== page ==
Visiting professor hopes to share language, culture
By Jager Dzurcanin - Staff Reporter
Dr. Yuexi Wang hopes that more students take her class next quarter so they can learn about Chinese culture.
Dr. Wang is an exchange professor from Shanghai, and is currently visiting America to teach at Highline for three quarters.
Highline has a relationship with Shanghai Jiao Tong Uni- versity in China, where pro- fessors are exchanged to teach their native languages.
Dr. Wang said that this pro- gram has been in place for near- ly 20 years now.
She has taught Chinese language this quarter, and will continue to in the Winter and Spring Quarters, though the class has a little more fla- vor than a typical language class.
"Sometimes I share with my class Chinese food, reli- gion, calligraphy, and art," said Dr. Wang, adding that "I think they can not only learn the Chinese language, they can also learn about Chinese culture." Her eyes were warm and ear-
nest, and she smiled genuinely between her words.
She seemed very passionate about her chance to share her culture overseas at an American school, saying "That is my pur- pose. I'd like to share Chinese culture."
Dr. Wang taught English for Academic Writing at Jiao Tong University in Shanghai, China.
She currently has fami-
ly back home in Shanghai as well, and is awaiting to return to them after Spring Quarter ends.
One of the biggest differenc- es she noticed about Highline is that "Sometimes students come in from different countries," she said, adding that she likes "to talk to people from different countries and learn different cultures."
She explained that in the past, the large majority of students in Shanghai were Chinese, though in recent years they have established a specific class for overseas stu- dents.
Dr. Wang had visited America before as well, say- ing "Five years ago I visited the University of Florida, but of course here is the North- west," so it's a little bit differ- ent this time.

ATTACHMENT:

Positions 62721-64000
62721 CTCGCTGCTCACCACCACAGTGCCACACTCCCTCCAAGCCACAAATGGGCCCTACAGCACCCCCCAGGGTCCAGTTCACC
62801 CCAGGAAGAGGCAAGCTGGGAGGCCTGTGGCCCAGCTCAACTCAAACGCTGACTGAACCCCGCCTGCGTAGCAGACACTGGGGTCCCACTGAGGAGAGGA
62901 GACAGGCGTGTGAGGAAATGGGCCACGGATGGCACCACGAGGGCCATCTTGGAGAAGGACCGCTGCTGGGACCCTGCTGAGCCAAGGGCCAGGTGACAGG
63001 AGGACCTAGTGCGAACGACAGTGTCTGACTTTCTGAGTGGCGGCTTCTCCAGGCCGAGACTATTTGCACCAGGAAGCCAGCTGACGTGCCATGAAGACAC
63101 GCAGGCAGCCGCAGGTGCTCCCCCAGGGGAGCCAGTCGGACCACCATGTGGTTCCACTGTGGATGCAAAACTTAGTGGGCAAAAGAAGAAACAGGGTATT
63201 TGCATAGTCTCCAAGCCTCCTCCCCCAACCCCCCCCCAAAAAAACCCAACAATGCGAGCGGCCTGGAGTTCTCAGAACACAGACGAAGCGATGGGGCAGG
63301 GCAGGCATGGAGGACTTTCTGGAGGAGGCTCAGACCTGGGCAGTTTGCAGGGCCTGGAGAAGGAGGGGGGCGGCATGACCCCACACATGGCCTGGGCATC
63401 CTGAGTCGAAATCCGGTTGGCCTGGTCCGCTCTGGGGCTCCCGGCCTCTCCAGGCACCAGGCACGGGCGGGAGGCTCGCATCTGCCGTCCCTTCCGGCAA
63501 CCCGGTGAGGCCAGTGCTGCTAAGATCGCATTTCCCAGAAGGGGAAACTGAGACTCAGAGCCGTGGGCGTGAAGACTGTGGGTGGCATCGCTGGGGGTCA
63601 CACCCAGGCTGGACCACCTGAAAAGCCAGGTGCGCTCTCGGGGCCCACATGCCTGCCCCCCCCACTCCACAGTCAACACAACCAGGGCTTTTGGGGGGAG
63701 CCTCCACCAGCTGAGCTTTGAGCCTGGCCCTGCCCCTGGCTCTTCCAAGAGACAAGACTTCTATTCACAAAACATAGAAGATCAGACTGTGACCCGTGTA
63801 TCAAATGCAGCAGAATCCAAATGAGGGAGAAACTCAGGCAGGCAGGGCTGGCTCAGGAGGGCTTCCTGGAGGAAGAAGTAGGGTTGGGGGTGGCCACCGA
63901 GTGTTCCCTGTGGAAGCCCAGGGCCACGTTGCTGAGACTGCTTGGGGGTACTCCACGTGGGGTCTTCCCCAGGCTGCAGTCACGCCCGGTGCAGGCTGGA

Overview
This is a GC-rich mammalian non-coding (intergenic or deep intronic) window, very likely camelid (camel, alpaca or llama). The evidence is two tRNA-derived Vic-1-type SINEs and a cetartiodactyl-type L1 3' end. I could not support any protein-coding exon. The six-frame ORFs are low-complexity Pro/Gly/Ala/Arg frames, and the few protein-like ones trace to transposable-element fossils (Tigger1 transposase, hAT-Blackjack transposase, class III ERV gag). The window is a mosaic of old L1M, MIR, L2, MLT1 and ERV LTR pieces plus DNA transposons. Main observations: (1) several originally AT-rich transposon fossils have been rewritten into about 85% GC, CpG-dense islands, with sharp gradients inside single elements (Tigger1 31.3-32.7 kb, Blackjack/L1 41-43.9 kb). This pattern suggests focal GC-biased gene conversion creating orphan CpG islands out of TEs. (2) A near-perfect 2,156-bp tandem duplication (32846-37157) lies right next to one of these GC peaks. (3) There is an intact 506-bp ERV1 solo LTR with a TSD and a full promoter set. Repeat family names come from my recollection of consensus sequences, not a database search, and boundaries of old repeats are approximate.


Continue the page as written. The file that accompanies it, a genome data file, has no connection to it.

She said that there is a large disparity in teaching American students as compared to teach- ing Chinese students.
"Some [American] students study very hard and can follow my schedule, but some others I worry," Dr. Wang said with a
laugh. Her smile seemed to widen
as she begun talking about her past and present students.
She said that Chinese stu- dents know why they are at- tending school and have a goal in mind, whereas even the brightest American students can sometimes be a bit aimless in their goals.
"In China, students are very motivated and have a definite purpose," said Dr. Wang.
American and Chinese stu- dents also differ in how they are most effectively taught, she explained.
"American students need encouragement and praise, but Chinese students, if you crit- icize them they work harder," Dr. Wang said, admitting that she is still adapting to the cul- tural differences.
She also commented on the students she's currently teaching, and expressed grat- itude that they registered for her first instruction at High- line.
"Most students in my class are very smart. If they can
keep learning Chinese, they will achieve more," said Dr. Wang.
Another goal of Dr. Wang's is to help American students interested in attending school in China, and she says that taking her Chinese language class would help in that en- deavor.
"If they can learn Chinese here, they can easily pass a language test" to get into a good university in China, she said.
She emphasized that any students interested in learning the Chinese language, in learn- ing about Chinese culture, or in attending school in China, should consider taking her class.
"Although Chinese language is very difficult, it is very in- teresting," she said, explaining that it is one of the most diffi- cult languages to learn along- side English.
Dr. Wang will be teaching CHINESE 122 in Winter Quar- ter, 2019.
"Register for my class, and enjoy my class," Dr. Wang urged Highline students.